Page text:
Parachute hammocks have become a popular trend in the hiking, backpacking, and camping communities. If you frequent any outdoor themed Instagram accounts you've probably seen countless photos of hammocks overlooking breathtaking landscapes and been inspired to bring a hammock on your next adventure. Whether you are looking to ditch your tent for a full hammock setup or just bring a hammock hiking to enjoy a relaxing view, this guide to hammock camping has everything you need to set up the perfect backcountry hang.
These days it seems like there are 100s of companies making backpacking hammocks. The number of options can be overwhelming. Many of them make great hammocks, but we want to avoid cheap knock offs that use inferior materials and construction. We look for a few important markers of quality when selecting a hammock. First, we examine the seems to make sure they are triple stitched for strength, durability, and safety. Second, we look at the weight the hammock is rated to safely support. Third, if we are going to be backpacking or hiking with the hammock we look at how much it weighs, more expensive fabrics will be lightweight, durable and very strong. Fourth, we look at reviews online and from trusted blogs and outdoor publications. And lastly, we look at cost and value. For example, does the hammock include the straps for hanging or do those cost extra (more on tree straps next).
Recommended Hammock: We think Serac Hammocks makes a great ultralight hammock. The included tree straps and carabiners make setup a snap and it has held up to some serious abuse on our backpacking and hiking adventures. Best of all the price won't use your gear budget for the year like some hammocks of similar quality. Serac Hammocks can be found on Amazon!
If your hammock doesn't come with tree straps they can be bought separately and are well worth the investment. They make hanging between any suitable trees quick and easy and because they are flat protect the tree's bark better than rope.
First time hammock campers often hang their hammock with little slack thinking this will be more comfortable. However, hanging it loose with slack in the middle actually makes the hammock easier to sit and lay in (more on laying in your hammock below). You should also aim to keep the hammock lower to the ground. A low hung hammock is better because you can reach your belongings on the ground without getting up and if you accidentally fall out of the hammock you won't get hurt.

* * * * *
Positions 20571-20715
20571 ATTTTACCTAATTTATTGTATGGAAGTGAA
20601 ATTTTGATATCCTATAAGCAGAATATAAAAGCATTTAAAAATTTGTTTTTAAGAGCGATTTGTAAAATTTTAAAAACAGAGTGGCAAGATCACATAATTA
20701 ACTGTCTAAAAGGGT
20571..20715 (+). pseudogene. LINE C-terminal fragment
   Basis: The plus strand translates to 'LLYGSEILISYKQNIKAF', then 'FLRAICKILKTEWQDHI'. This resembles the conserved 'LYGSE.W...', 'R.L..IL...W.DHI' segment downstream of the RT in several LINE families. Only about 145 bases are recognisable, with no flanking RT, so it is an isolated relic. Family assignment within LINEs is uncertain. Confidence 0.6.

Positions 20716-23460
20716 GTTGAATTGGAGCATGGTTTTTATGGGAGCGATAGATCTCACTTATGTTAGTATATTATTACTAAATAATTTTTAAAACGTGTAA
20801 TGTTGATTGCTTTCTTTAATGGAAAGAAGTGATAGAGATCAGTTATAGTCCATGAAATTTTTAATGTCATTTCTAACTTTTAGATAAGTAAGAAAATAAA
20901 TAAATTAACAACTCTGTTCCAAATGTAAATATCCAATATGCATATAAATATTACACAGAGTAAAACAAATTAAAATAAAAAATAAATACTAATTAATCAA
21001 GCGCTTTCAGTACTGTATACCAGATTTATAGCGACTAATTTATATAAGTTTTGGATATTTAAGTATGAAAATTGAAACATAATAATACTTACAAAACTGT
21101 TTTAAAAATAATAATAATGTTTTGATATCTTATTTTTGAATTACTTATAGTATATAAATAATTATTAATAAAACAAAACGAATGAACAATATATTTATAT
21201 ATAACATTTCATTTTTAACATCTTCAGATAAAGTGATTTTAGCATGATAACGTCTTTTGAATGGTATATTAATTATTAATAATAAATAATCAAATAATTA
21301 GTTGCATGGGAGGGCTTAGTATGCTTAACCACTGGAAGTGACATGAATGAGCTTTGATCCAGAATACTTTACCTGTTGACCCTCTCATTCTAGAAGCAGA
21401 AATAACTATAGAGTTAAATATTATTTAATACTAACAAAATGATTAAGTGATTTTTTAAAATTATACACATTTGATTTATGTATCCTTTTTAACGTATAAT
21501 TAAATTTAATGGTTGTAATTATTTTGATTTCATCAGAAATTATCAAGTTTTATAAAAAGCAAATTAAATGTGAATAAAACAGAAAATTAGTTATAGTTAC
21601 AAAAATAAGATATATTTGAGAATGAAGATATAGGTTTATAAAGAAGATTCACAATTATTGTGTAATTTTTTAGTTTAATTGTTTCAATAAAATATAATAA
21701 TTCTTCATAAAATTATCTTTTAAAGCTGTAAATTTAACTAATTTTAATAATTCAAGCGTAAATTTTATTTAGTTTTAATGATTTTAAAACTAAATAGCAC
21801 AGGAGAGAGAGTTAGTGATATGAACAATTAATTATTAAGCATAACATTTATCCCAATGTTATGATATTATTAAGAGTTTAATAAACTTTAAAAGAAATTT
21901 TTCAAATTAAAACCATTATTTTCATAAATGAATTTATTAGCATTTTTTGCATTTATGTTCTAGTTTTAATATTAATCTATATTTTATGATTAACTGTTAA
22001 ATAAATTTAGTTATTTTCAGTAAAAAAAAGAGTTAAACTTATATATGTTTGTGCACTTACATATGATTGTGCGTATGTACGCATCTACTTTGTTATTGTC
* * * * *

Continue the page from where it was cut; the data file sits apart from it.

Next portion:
Pro-Tip: Check out this free hammock hanging calculator form The Ultimate Hang.
Your camping hammock probably has an attached stuff sack that everything conveniently packs into. While your hammock is hung this stuff sack becomes the perfect spot to keep your water bottle, headlamp, snacks, and more.
If you have properly hung your hammock it will have enough slack to allow you to stretch out angled horizontally (see above for tips on the proper hang). Try a 30 degree angle as a starting point and adjust as to whatever feels most comfortable, this will allow you to lay flat while relaxing or sleeping. At an angle, you can even sleep on your side (one of our favorite ways to sleep in our hammock).
Even on warm nights, a hammock will be cooler than sleeping on the ground, since you are suspended in the breeze. You can add some warmth by laying a sleeping pad in your hammock. Mummy shaped sleeping pads work best, or you can grab a hammock specific sleeping pad with hammock wings.
When camping in a tent the temperature inside is warmed by your body heat. Since a hammock is open to the air you will be glad to have a sleeping bag that is a little warmer and have the option to wear warmer clothing as needed.
Pro-Tip: A pair of our medium weight merino wool hiking socks are great for a little extra warmth if your feet are cold at night.
Another way to add extra warmth to your hammock setup is to attach an under quilt. You can find many hammock specific under quilts, or for a simple DIY under quilt, many campers convert an old sleeping bag into an under quilt.
If you are hammock camping during winter a bug net isn't necessary, but during the summer month mosquitos may eat you alive without one. A bug net to cover your hammock will be well worth the investment when the bugs are out.
If the skies are clear we love sleeping under the stars, but if it is overcast we keep a hammock tarp at the ready. You can use any tarp or invest in a hammock specific tarp that will be lighter, and often offer a little more protection.
Austin lives in the Pacific Northwest where he enjoys hiking and backpacking in the Olympic and Cascade mountains.
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